Those who accepted the NATO aggression against Libya and the public lynching of Moammar Gaddafi must remember the way that French troops also publicly defied Ivorian sovereignty a few months back, to invade the Abidjan presidential palace, to capture the recalcitrant Laurent Gbagbo. These are markers of the new imperialist attitude in Africa. The Americans have been shopping for bases to locate AFRICOM, the forward operational arm for Africa’s re-colonization. It has been unpopular in the continent. But the new theory of linkage between AQIM, Al-Shabaab and Boko Haram, is becoming the red herring to interfere even more vigorously in African affairs.
New secret bases
They are planning new secret bases to launch drones against targets in Africa and already, they have been used against targets in Somalia, from secret bases in Yemen and Djibouti. West Africa will be targeted from secret bases in southern Algeria and with the imposition of a puppet regime in Libya, that country will enter the loop.
In the long run, there is also the underlining rivalry between the old imperialist powers and the emergent nations, such as China, for Africa’s natural resources. The Chinese method of offering infrastructural development, non-interference plus mineral deals, became popular with African ruling elites, to the chagrin of the Western countries, long used to a monopoly of exploitation of African resources.
The battle for the economic domination of the world of the 21 Century will increasingly be fought on the African continent.
Of course, imperialism will exploit slogans about democracy and human right, to try to claim the upper hand in that battle, because Africans want democracy and a respect for our human rights.
But the history of slavery, colonialism and neo-colonialism, show that in the long run, imperialism cannot defend the values of Africa. Leaders who stand for an independent political or economic line, will suffer the fate of Moammar Gaddafi!
But what really happened to President Jonathan at the Commonwealth Summit?
THE AUSTRALIAN newspaper of October 28, 2011, carried a report written by Amanda O’Brien titled “Goodbye Goodluck, but Nigerian show goes on”.
The article talked about “the mysterious non-appearance of Nigerian President Goodluck Jonathan at a packed CHOGM forum yesterday where he was scheduled to outline his country’s mining potential…”.
Nigeria, O’Brien noted, had “one of the biggest delegations with more than 120 people and its towering President with his distinctive black hat ha[d] cut an imposing figure at the business forum all week”.
She added however, “but there was no explanation yesterday when he failed to appear for two scheduled speeches”. But it was instructive that Nigerian newspapers had carried frontpage pictures of the president “feeding his wife, Patience, with a piece of cake to commemorate her birthday in Perth, Australia…yesterday (October 26, 2011), according to THISDAY newspaper’s version of the event.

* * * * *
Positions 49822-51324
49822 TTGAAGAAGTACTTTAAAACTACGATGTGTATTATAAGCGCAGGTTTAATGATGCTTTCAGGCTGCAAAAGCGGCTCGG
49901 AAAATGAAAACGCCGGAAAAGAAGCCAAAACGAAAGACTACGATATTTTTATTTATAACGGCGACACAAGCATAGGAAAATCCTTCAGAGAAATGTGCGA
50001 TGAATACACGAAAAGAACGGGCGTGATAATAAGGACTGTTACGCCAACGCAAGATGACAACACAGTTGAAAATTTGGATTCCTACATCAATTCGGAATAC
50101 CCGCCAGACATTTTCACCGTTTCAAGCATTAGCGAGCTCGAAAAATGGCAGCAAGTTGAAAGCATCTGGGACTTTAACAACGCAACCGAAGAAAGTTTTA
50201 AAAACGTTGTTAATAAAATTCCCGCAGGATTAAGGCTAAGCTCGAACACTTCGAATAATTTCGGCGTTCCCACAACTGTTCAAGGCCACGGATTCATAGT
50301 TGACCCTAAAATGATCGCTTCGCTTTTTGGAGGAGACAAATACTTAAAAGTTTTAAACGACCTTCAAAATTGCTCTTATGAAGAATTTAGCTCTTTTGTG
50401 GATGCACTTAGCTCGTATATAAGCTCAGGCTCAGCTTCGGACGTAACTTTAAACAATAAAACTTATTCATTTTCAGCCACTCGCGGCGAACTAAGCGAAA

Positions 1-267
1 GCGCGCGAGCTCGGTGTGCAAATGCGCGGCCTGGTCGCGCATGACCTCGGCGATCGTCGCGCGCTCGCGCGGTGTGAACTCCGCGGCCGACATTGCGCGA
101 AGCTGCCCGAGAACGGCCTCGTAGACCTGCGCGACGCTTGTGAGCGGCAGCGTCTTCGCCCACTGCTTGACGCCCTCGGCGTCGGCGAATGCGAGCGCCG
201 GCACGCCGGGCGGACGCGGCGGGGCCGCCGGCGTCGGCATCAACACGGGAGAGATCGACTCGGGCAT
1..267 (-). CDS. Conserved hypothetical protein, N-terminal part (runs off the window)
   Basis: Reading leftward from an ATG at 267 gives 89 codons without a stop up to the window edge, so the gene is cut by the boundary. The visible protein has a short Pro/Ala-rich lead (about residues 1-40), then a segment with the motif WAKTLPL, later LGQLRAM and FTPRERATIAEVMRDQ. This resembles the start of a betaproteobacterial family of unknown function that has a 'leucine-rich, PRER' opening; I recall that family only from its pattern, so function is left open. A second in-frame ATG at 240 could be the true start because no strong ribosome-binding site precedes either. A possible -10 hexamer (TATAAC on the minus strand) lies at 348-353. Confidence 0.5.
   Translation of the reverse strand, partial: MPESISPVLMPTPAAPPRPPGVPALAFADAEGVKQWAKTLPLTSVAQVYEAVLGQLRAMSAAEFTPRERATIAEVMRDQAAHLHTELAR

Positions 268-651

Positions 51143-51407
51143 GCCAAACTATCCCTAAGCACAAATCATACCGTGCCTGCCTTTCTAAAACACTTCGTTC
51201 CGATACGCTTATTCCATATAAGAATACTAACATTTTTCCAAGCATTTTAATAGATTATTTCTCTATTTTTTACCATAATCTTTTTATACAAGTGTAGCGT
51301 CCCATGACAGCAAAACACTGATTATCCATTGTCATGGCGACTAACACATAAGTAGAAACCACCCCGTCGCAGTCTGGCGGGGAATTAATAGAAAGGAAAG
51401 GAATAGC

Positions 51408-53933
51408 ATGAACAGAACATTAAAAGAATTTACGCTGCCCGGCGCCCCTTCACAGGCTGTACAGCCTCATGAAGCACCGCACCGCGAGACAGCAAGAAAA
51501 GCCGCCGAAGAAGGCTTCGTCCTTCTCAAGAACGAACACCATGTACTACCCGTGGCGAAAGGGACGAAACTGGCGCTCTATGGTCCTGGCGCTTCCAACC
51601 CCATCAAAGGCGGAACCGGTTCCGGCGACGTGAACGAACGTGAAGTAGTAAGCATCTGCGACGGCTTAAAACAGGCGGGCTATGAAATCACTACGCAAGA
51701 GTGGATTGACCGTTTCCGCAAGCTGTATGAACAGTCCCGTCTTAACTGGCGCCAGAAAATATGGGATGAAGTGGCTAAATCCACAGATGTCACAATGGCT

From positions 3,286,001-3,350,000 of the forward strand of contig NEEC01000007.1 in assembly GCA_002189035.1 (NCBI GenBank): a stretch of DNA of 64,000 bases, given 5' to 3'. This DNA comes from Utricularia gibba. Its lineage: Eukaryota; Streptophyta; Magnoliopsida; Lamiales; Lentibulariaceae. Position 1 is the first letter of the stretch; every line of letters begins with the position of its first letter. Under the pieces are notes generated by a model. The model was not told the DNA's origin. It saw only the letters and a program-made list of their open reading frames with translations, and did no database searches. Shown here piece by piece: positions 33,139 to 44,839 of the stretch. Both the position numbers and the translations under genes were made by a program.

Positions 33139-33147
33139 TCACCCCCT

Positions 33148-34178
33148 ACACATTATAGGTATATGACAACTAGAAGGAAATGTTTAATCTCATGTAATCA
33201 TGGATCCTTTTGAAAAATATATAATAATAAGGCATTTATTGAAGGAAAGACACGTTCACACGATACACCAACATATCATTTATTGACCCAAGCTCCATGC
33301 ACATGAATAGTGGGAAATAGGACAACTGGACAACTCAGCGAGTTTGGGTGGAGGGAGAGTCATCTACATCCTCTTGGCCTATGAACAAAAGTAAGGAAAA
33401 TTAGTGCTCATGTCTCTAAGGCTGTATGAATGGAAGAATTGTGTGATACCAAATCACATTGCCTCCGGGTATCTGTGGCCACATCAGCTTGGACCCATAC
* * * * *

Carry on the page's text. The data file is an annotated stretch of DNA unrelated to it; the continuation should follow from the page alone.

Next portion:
Was there a link between the birthday celebration and the “mysterious non-appearance” of President Jonathan “for two scheduled speeches”, that Amanda O’Brien reported in THE AUSTRALIAN newspaper? Well, Presidential spokesman, Reuben Abati, reacted the following day, denying reports that President Jonathan failed to attend the forums.
“I find the story mischievous and the innuendoes contained therein entirely misleading”. Abati added that “the President was not scheduled to deliver speeches at two events on Thursday as claimed…”.
In matters like that, the issue of trust creeps in; the reader might choose the side he believes!
Northern Nigeria’s education deficit
LAST Friday, the Kano State Commissioner for Higher Education, Umar Doguwa, was reported to have lamented the falling standard of education in the state.
He then revealed that literacy level was only 30 per cent in Kano, Northern Nigeria’s largest state. It was also recently revealed that 70 per cent of school-age children in Zamfara are not in schools.
The same depressing statistics can be quoted from several states in our region of Nigeria. For instance, in the same Kano, one out of every 14 children now lives on the streets. In the meantime, 45 per cent of the population is under the age of 15 while 70 per cent is under 30!
We are clearly sitting on a keg of powder that might explode anytime! Fifty-one years down the road of independence, it is simply irresponsible that we have not instituted a compulsory educational revolution in Northern Nigeria. Until and unless we break the yoke of oppressive traditions, we will not achieve modernity.
My experience of acquisition of both Islamic education and BOKO (and several others too!), shows that it is possible, if we put our hearts into it.
I am a member of a new committee instituted by the Sultan of Sokoto to look at the various challenges we face in Northern Nigeria, and this is one of the central issues. We cannot become competitive in the post-modern realities of the 21st Century, when modernity in terms of education has continued to elude us!